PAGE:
Death does not always mean the end. Certainly not in fantasy stories. But what if all of the ideas that you had about what went on after the grave were, well, somewhat mistaken? The Last Soul by Jonathon Lively is book one in the Oreniah Codex, an exploration of one soul’s journey through what comes next, but also how to get back.
The initial chapter, dealing with the cat soul Ches, led me to be extremely intrigued in what was going on. When we then encounter the main character, Lathan, I was thrilled to be able to see how he was going to interact with Ches and all the intricacies of Oreniah. Lathan’s life, though, does take a while to examine. Yes, it is important because it describes his relationships and his reason for wanting to get back—and therefore undergoing all the things he undergoes while on Oreniah—but it does take a while to get into. I found myself a little confused by how ordinary Lathan’s life was. However, this does change after a bit. We are introduced to some of the oddities which lead to his death. Then, things really start to pick up.
I would say that this plot may start off slowly (excepting the introduction with Ches) but it definitely does not continue that way. There is a lot going on in Lathan’s life after he, well, dies. And objectively, it may seem like simple things, but it is also so much more than that. Once this plot starts really going, it really goes.
At first, Lathan seems, I have to admit, like a bit of a bumbling fool. He is obviously in love with his family and he really enjoys his life. He does seem to be a bit oblivious to some things, though, and that really shows in his relationship with his wife, Tara. However, when push comes to shove, Lathan is a definite hero. He has a firm sense of right and wrong. He will do as much as he can to help those he cares about. He listens and tries to understand.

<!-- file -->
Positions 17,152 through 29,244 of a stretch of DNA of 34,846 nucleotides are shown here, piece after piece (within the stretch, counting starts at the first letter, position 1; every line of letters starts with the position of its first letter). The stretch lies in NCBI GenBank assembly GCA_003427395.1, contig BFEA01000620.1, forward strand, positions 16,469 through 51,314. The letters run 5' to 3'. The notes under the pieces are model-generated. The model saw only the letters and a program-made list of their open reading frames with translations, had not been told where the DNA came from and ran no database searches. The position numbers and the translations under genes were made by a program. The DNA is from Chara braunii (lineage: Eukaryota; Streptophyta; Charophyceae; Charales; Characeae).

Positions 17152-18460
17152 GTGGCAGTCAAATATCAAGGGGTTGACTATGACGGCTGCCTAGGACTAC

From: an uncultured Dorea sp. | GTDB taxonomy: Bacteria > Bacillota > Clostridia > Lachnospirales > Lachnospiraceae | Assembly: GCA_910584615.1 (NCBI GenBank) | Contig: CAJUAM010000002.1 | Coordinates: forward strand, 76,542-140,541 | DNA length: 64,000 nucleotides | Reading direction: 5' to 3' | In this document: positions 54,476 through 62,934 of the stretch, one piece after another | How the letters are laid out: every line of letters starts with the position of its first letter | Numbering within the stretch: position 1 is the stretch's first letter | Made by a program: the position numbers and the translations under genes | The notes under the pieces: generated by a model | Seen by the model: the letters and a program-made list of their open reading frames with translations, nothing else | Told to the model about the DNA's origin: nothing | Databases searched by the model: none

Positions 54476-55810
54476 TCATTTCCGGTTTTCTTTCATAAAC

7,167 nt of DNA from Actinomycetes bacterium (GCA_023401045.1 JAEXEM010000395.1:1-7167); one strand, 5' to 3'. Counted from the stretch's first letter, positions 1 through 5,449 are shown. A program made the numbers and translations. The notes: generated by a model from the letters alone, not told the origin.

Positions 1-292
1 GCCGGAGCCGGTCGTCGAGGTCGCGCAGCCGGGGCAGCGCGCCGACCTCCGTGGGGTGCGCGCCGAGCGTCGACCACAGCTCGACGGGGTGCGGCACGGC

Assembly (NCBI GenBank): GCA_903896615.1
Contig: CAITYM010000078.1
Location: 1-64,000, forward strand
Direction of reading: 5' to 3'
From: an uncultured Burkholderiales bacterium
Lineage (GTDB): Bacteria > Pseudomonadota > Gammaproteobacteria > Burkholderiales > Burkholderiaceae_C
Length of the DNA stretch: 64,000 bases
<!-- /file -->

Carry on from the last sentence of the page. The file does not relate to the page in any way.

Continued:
Also, his soul—and related abilities—is pretty awesome. Controlling the air? Very cool!
My favourite part would probably be the bit near the end where Lathan and Justice finally get to whollop their opponents and see what sort of team they can be. I can, unfortunately, give you no more than that because of spoilers, but believe me when I say that it is not only a great character building moment, but it is also just an epic throw down.
What can I say? Sometimes I like the bits where they just hit stuff. It’s therapeutic.
My biggest critique is probably to do with the worldbuilding. That is to say, the world of Oreniah and all its lore is extremely interesting and very cool. However, the way that this world is described overwhelms the story a bit.
A lot of the scenes that are pivotal to character development or plot development or just a really big fight are interspersed with huge amounts of description. This means that the world itself is very clear, but it can also be a bit too much. For example, there were a couple of fight scenes where I had to go back and re-read a good deal of the action because every movement and detail was depicted. This made it hard to imagine in my head because what might have felt natural for me to imagine was not what was depicted. This isn’t to say that what was depicted was wrong or off, just that it was a little too much. This also happened a few times with simple descriptions of scenes. There were just too many details and it overwhelmed what was actually happening with the characters themselves.
On the whole, though, I thought this book was really very interesting. The story was unique. The characters were well written and very interesting. I think they will continue to expand and grow in subsequent books and that will be a great journey. The action sequences are done on an epic scale and that is highly entertaining to read. So, even with the world itself being perhaps a bit too much for the characters and the action, I would say that this book was definitely fun to read. I would say that it is good, bordering on very good.